Conference, rule changes highlight offseason

Herald File Photo
It was a busy offseason for football as the new conference alignments in the SIAC and PAC are set to shake things up for the forseeable future for all four area programs — Jasper, Southridge, Forest Park and Heritage Hills. New rule changes, such as the mandatory mercy rule, also will be implemented for the first time this upcoming season.

By HENDRIX MAGLEY
hmagley@dcherald.com

While the first high school football games of the season are still a little over a month away, it’s been a busy offseason with a lot of changes that will impact area squads for the foreseeable future.

Of course, one of the most notable changes that was announced this summer was the conference realignments.

The Big Eight conference will completely disband come 2020 with Jasper and Vincennes Lincoln moving to the Southern Indiana Athletic Conference (SIAC) while the other four former Big Eight schools (Boonville, Mount Vernon, Princeton and Washington) will join Forest Park, Heritage Hills and Southridge in the expanded Pocket Athletic Conference.

While none of these changes will take place until the 2020-21 school year, it’s safe to say that area football coaches are already thinking about how it will impact their schedule.

“We know for sure that we’re going to lose Jasper off of our schedule which, to be honest, I’m not thrilled about,” said Heritage Hills head coach Todd Wilkerson. “It was at a great place in our schedule where it was almost like a midseason litmus test to see where we were. But, there’s also going to be some new excitement about playing teams such as Boonville and Princeton every year.”

The current plan is to have the PAC split into a “large school” division and a “small school” division based off of 2019-20 enrollments. This would place Boonville, Washington, Gibson Southern, Princeton, Mount Vernon and Heritage Hills in the “large school” division with Pike Central, Southridge, North Posey, Tell City, South Spencer and Forest Park in the “small school” grouping.

Forest Park head coach Ross Fuhs is well aware that the Rangers have the smallest number of students enrolled out of all of the schools in the new, expanded PAC. For that reason, he is looking forward to being able to mostly compete against schools similar to their size.

“When you play the bigger schools, I feel we’re at a little bit of a disadvantage as some teams play guys just on one side of the field where we have to have a majority of two-way players,” Fuhs said. “When you play teams closer to your size, you’re at a little more of an advantage.”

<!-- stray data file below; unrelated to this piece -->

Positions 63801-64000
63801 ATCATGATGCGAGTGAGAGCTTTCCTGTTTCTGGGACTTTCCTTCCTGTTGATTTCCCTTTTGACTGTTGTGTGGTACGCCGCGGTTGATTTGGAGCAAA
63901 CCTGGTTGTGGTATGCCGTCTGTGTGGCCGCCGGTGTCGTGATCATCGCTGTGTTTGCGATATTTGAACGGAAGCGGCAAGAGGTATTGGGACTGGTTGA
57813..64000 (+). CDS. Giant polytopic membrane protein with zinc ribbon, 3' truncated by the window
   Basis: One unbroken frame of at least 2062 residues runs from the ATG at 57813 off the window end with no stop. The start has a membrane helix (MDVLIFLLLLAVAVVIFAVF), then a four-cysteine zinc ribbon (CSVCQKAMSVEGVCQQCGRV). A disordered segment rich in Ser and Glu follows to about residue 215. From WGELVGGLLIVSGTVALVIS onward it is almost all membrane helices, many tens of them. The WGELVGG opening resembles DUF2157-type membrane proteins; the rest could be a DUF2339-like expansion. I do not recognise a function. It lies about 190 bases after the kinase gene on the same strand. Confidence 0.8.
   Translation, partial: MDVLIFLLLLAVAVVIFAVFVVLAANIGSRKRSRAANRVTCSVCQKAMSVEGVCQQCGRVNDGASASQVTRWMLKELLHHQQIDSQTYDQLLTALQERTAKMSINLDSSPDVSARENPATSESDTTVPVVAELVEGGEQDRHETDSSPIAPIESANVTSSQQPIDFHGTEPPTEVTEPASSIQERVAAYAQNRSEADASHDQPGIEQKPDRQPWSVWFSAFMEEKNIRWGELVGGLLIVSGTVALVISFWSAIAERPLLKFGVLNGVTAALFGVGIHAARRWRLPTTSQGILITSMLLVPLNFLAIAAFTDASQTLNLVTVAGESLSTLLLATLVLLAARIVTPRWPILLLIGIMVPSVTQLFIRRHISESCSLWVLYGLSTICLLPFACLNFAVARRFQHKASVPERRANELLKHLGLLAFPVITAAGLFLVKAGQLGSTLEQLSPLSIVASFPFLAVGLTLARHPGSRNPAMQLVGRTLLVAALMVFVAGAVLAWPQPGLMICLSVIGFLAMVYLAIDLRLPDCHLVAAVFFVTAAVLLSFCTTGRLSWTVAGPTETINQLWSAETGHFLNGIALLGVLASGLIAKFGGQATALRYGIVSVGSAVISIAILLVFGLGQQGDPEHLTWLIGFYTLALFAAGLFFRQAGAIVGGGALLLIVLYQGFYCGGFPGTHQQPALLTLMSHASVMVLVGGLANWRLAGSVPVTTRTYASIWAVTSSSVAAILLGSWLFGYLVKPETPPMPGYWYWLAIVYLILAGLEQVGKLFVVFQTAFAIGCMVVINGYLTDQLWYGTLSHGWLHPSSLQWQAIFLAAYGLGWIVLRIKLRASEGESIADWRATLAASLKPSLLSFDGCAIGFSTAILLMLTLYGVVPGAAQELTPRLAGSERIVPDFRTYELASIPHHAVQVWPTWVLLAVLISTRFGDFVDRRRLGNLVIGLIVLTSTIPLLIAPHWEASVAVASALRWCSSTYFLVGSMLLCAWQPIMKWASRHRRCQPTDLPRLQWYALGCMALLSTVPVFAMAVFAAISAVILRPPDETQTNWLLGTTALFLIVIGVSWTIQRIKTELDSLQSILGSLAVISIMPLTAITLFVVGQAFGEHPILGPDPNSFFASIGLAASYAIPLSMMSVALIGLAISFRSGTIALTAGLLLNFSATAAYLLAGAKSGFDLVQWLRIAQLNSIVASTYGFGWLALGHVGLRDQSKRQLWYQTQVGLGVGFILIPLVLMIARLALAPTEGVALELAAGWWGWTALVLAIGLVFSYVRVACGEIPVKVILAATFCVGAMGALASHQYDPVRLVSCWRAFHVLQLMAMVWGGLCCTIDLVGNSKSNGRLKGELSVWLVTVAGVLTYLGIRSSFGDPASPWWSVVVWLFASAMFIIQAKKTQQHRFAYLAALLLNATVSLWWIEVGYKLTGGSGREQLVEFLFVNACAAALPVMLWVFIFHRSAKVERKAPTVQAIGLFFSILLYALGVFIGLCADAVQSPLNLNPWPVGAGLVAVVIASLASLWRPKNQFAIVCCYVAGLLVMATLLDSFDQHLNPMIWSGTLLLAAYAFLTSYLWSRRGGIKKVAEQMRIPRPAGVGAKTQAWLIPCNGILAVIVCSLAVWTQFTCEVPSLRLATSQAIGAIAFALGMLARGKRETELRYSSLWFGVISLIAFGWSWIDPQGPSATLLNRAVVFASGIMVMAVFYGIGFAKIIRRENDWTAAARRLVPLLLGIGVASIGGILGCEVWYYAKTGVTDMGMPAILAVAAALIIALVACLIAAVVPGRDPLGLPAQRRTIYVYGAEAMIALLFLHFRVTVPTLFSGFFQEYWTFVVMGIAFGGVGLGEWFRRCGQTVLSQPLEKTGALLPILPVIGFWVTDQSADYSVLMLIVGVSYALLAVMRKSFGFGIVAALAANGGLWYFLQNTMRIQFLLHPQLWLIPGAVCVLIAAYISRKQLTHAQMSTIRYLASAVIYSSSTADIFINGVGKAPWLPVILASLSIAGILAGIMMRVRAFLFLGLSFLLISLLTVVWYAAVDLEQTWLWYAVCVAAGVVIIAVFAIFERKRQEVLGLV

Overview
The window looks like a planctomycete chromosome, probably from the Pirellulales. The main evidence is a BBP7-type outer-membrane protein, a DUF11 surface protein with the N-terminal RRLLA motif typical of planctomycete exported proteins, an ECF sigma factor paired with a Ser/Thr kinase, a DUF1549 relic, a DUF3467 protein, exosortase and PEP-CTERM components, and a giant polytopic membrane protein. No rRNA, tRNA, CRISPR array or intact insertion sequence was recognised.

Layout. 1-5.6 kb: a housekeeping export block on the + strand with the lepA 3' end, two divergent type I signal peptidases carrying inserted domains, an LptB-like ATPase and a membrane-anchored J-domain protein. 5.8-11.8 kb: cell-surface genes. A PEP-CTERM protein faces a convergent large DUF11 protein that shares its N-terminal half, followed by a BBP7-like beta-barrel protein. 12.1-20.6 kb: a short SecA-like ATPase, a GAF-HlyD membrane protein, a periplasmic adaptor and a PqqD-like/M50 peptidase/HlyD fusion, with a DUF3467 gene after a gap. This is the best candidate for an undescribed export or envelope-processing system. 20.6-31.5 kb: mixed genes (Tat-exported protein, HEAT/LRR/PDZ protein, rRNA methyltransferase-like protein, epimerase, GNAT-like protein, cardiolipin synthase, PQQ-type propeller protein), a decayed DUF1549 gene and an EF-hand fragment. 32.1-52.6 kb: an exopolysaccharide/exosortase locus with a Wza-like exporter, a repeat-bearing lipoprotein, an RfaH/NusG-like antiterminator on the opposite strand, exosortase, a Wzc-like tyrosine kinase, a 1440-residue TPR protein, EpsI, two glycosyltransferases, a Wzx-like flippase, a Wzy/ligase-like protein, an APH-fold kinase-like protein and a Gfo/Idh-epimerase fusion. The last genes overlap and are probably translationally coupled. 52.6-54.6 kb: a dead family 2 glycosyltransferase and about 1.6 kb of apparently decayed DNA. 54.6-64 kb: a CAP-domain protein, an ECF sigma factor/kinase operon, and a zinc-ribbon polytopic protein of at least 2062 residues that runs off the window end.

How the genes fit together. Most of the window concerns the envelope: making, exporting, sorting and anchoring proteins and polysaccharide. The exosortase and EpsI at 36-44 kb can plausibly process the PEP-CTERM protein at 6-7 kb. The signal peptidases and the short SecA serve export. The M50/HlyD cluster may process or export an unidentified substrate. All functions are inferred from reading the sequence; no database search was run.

Another new change this season will be the implementation of the mandatory mercy rule.

The mercy rule, which goes into effect this fall, will take place when the point differential reaches 35 points in the second half. The game clock will convert to a running clock with the exception of timeouts, scores and/or injuries. Once implemented, the clock may not revert back to standard timing regardless of the score and coaches will not have the ability to override the implementation of the mercy rule.

In the past, it was up to the team that was on the losing end of the large deficit to decide whether or not to let the clock continue running. Now, it will be mandatory.

“I’ll be honest, I think it’s long overdue,” said Southridge head coach Scott Buening. “I’m glad that they’ve taken it out of the hands of the coaches and officials. The game of football has changed, it’s not just three yards and a cloud of dust anymore. Now, offenses have become much more potent.”

Fuhs added: “I’ve been on both sides of it — I’ve been on the fun end of it and then I’ve been on the not so fun part of it. I think it’s a good rule to put in place.”

Overall, area coaches are pleased with the state of high school football in Indiana currently.

However, something that has continuously impacted football is the ever-growing culture of travel sports such as baseball and basketball running right up to the start of football camps over the summer.

“There’s AAU basketball, baseball and soccer almost all year-round. Our sport is one of the few sports that’s left where you can only put on full pads and play full contact football during the fall,” Wilkerson said. “Keeping our athletes interested in football is a constant challenge.”

Buening added: “I love the fact that football has not turned into a year-round sport that you can just pick up. Personally, I’m not a big fan of playing sport after sport after sport all year long because I think it starts to lose the value. Let’s put it this way — I love buttercream icing and I can eat a can of it and feel pretty good. But if you give me a gallon bucket, it’ll make me sick to my stomach.”

What Buening is trying to get at is a sentiment that many coaches fully agree with — let the kids enjoy themselves.

“We have to look out for the well-being of these kids and the overall holistic picture of what these kids’ years look like,” Buening said. “We shouldn’t have to put them into a position where they have to choose which sport to play because we put too much on them.”




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